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Beat the Brain Fog

Beat the Brain Fog

By Joanie in Lifestyle Tips on 10 September 2020

Brain fog can show up in many different ways. Mostly it feels like your head is caught in a dense fog, where you feel hazy and struggle to think clearly. You may feel like you are struggling to concentrate on work tasks, conversations or even making simple decisions. This may result in feeling like you need more coffee to focus, more snacks to stay awake or even more alcohol at night for a temporary relief of that heavy feeling. In severe cases, it can even affect your vision, cause headaches and nausea.    

Brain health is not only critical to mental capacity, but it is also essential for our emotional wellbeing. Sometimes, relieving brain fog is a matter of correcting a nutritional deficiency, switching medications, or improving the quality of your sleep.

Here are some of the most common causes for Brain Fog: 

Hormonal Imbalance – A common cause of brain fog is when your body is producing too much or too little of a specific hormone. Thyroid hormone imbalances are frequently linked to brain fog. Low thyroid hormone can lead to decreased cognitive function and a blood sugar imbalance that contributes to low levels of glucose that lead to brain fog.

Lack of Sleep – Poor sleep quality can also interfere with how well your brain functions. Aim for 8 to 9 hours of sleep per night. 

Stress or Depression – Chronic stress can increase blood pressure, weaken the immune system, and trigger depression. It can also cause mental fatigue. When your brain is exhausted, it becomes harder to think, reason, and focus. Try to manage stress by knowing your limitations and avoiding excessive alcohol and caffeine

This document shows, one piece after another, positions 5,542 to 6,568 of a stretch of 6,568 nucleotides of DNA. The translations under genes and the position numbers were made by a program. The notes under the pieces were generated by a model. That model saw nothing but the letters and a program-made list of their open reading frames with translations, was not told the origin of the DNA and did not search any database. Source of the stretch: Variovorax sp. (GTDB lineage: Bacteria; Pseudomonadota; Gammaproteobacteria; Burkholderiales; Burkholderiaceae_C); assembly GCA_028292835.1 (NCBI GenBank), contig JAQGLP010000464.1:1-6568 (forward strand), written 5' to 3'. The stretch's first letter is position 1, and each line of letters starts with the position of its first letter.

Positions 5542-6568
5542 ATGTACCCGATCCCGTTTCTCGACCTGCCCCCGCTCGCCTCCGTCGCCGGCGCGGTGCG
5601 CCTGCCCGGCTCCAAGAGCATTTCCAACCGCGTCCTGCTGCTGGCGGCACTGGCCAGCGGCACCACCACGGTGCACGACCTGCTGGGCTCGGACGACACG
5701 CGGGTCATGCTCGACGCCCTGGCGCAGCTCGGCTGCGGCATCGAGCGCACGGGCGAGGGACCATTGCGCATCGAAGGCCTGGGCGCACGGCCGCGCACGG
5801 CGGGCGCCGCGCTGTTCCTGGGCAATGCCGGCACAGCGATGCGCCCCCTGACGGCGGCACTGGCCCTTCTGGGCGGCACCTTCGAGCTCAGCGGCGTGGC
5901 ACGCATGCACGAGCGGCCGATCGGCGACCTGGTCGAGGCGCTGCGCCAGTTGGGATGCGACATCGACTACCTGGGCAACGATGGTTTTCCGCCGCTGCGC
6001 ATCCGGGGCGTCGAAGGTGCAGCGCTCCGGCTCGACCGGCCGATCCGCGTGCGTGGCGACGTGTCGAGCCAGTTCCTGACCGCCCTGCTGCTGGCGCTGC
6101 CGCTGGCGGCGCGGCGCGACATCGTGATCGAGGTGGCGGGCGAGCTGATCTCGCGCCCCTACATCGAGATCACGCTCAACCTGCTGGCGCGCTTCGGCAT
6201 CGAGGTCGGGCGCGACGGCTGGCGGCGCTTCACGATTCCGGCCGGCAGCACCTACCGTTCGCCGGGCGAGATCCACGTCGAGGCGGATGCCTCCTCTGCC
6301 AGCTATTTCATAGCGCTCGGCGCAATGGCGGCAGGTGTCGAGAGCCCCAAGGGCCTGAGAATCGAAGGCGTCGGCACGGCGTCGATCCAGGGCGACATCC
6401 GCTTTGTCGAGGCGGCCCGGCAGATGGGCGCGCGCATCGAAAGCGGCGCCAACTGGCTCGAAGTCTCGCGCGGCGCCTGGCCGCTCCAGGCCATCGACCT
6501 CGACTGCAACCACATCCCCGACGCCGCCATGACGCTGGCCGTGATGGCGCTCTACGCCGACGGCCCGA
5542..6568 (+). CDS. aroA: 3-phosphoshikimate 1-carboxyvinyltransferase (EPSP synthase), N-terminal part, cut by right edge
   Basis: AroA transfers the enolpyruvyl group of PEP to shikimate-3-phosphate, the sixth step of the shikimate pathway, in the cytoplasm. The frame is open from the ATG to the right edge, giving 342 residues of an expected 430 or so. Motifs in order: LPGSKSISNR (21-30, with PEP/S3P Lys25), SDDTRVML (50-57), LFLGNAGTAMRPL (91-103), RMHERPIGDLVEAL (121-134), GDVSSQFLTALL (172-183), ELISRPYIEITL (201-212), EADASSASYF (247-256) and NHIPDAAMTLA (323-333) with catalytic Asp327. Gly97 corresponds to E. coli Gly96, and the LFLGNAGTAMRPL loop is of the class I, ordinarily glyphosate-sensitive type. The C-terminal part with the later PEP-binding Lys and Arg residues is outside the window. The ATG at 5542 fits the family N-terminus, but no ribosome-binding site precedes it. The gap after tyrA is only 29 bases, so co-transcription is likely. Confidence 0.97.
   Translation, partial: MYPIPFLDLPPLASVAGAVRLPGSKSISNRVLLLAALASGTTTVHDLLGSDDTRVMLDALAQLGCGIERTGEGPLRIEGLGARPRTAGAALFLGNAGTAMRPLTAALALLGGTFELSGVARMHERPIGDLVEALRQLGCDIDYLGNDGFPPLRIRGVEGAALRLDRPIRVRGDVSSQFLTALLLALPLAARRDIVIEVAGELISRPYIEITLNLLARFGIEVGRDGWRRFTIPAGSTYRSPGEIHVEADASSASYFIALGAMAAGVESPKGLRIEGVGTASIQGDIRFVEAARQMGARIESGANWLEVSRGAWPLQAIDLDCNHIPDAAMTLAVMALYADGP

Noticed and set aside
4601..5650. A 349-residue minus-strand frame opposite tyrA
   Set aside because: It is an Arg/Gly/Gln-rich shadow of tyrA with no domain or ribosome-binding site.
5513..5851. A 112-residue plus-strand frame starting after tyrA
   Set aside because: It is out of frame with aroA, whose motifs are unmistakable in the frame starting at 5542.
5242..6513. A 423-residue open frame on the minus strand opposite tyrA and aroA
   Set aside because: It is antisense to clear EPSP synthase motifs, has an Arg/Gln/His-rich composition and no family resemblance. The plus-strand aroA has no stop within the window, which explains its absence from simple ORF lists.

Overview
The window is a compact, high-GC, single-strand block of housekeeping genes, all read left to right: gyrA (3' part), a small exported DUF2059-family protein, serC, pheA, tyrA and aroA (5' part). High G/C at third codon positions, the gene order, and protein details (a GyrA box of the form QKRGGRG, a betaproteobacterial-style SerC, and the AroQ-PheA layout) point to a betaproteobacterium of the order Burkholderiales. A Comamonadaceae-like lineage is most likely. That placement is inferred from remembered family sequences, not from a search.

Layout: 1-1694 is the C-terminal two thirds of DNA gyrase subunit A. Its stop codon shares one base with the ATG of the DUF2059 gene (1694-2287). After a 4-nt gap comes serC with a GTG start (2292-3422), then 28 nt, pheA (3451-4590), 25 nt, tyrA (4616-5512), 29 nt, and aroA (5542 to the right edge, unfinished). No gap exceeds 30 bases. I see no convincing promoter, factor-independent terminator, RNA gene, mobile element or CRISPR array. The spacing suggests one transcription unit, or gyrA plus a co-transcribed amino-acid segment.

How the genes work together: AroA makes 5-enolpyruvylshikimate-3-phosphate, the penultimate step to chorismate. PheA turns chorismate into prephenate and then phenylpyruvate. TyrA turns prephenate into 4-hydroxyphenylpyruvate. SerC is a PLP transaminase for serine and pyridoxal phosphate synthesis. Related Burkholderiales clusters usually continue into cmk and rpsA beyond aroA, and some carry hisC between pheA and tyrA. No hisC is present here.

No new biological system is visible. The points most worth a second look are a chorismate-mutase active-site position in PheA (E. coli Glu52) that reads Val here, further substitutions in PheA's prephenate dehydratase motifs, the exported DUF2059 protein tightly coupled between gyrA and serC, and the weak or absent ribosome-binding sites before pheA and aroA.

Vitamin Deficiencies – Vitamin B12 contributes to the formation of red blood cells and the maintenance of your central nervous system. This is why a deficiency in B12 is sure to impair your energy levels and contribute to an overall feeling of fatigue. A vitamin D deficiency can also be behind brain fog as decreased vitamin D levels are associated with impaired cognitive function.

Food sensitivities – Gluten intolerance can lead to cognitive dysfunction via inflammatory pathways. Advanced blood work that looks at your nutrient levels as well as an elimination diet or food allergy or sensitivity testing can determine if any of these could be contributing to your brain fog. A high sugar consumption can also lead to brain fog. 

Dehydration – Water is essential for supplying the brain with nutrients and removing toxins. The brain is approximately 75% water. The exchange of toxins and nutrients are more efficient when the brain is hydrated. This ensures mental alertness and improved concentration. 

Some other ways in which you might be able to relieve brain fog is:  


  • Strengthening your brain power (try volunteering or solving brain puzzles)
  • Finding activities that you enjoy. 
  • Increase your intake of protein, fruits, vegetables, and healthy fats
  • Drink plenty of water

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